I recently had to take over a project from a friend of mine under not very happy circumstances. I still have to say that the code looks exactly like you would imagine it after ten years of development by a single person...
My first task (after setting everything up on my laptop, deleting a lot of *.bak and *~ files, and putting the rest into git) was to handle a complaint by a user. She complained that a certain search did not yield any results, even though it should definitely find some stuff.
So I started to reproduce the bug on my local system, by entering the search term ("die. Zeitung für Erwachsenenbildung"). No results. My first though was that "die." (the German article, not the English verb!) was some sort of stop-word. But a search for "Zeitung für Erwachsenenbildung" also had no results. In fact, the system informed me that the search for "zeitung AND für AND erwachsenenbildung" had no results.
My next suspect was the Umlaut-ü in "für". I tried "zeitung erwachsenenbildung". No result. Now I started guessing. "zeitung erwachsenen*". Results! So wildcards were working! But lots of the results were irrelevant, so I tacked the "die" back in, and now I got the expected result back.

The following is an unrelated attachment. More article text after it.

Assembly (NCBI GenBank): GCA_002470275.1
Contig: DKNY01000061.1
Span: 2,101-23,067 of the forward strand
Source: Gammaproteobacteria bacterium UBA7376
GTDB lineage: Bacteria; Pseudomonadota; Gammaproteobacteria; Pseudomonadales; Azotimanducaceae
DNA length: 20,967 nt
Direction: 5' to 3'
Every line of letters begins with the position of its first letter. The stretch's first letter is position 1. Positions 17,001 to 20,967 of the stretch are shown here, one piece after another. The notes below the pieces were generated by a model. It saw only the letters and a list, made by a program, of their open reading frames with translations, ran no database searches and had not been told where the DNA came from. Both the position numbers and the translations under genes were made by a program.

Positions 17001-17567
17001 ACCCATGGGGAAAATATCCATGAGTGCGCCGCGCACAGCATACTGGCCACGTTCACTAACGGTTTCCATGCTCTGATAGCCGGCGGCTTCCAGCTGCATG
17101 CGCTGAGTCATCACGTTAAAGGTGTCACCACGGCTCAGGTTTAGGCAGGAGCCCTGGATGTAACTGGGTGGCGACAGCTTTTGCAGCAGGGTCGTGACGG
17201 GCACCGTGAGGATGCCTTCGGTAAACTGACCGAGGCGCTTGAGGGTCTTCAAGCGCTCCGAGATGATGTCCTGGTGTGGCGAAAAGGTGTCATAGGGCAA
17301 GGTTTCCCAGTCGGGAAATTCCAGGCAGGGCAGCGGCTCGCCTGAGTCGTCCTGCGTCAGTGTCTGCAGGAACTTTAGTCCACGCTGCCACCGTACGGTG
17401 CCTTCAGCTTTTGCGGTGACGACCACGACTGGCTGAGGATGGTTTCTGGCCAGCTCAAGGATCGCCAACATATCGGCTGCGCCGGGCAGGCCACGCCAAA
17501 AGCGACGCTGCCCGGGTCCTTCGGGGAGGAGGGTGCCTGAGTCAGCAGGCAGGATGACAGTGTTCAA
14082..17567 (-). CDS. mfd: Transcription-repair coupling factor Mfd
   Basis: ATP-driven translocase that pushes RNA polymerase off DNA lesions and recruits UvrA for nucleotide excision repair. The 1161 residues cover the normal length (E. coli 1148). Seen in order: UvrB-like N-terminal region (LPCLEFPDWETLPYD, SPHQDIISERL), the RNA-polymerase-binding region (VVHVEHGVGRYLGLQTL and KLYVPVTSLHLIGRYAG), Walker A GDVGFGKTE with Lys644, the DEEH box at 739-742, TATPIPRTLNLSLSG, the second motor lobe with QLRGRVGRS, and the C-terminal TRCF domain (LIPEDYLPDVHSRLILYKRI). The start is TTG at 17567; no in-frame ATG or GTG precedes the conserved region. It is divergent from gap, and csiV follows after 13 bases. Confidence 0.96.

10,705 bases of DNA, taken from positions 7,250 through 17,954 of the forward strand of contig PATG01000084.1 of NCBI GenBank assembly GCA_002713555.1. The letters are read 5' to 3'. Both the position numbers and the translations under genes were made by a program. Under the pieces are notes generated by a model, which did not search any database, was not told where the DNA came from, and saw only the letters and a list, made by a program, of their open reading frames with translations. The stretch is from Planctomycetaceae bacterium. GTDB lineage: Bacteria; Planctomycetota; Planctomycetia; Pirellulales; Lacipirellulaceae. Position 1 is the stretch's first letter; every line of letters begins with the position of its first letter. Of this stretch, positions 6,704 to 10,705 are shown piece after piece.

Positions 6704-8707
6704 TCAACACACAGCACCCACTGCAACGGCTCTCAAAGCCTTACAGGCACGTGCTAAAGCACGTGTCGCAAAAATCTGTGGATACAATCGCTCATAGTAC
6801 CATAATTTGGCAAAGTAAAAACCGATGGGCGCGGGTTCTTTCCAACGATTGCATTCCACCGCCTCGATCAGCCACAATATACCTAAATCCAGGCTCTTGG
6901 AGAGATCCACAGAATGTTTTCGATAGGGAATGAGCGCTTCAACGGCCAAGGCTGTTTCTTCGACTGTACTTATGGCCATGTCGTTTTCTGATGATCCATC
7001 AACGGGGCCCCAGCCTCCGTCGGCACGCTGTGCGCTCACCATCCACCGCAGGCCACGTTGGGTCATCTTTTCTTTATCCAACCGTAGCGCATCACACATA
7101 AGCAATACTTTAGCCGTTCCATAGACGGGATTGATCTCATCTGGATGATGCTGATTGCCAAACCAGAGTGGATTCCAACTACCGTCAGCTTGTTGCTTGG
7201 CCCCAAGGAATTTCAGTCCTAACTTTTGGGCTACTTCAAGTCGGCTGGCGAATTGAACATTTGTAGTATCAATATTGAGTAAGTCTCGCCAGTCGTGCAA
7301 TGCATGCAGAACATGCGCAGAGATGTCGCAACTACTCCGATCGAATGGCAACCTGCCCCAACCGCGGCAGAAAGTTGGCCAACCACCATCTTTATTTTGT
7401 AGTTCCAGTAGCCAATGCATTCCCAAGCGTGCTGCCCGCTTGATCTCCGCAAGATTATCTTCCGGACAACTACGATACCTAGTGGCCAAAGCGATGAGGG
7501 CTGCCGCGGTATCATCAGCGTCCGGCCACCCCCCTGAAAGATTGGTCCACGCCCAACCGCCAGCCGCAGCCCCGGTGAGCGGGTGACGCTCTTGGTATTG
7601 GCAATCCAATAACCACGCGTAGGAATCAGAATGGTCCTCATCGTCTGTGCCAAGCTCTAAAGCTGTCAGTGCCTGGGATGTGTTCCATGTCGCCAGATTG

Now that I had results I took a look at the resulting articles, and copy'n'pasted the exact title of this damn Zeitung into the search box. And I got the correct results! WTF! I checked, double-checked and triple-checked the search string. Every time I typed in the query (making very sure I typed it in exactly): No hits. Every time I pasted it: Correct hits.
So I started to assume that the title of the thing I was searching for was somehow invisibly different from what I typed. Again I suspected a different encoding of the "ü". So I hit the database directly (via psql) to retrieve the value that was stored there. The "ü" was ok, but there was an extra invisible character at the end of the "Erwachsenenbildung"! No idea how the entered it, but I assume a copy'n'paste mistake...
The fix: told them to correct the data.
Moral of this story: It's always the users fault :-)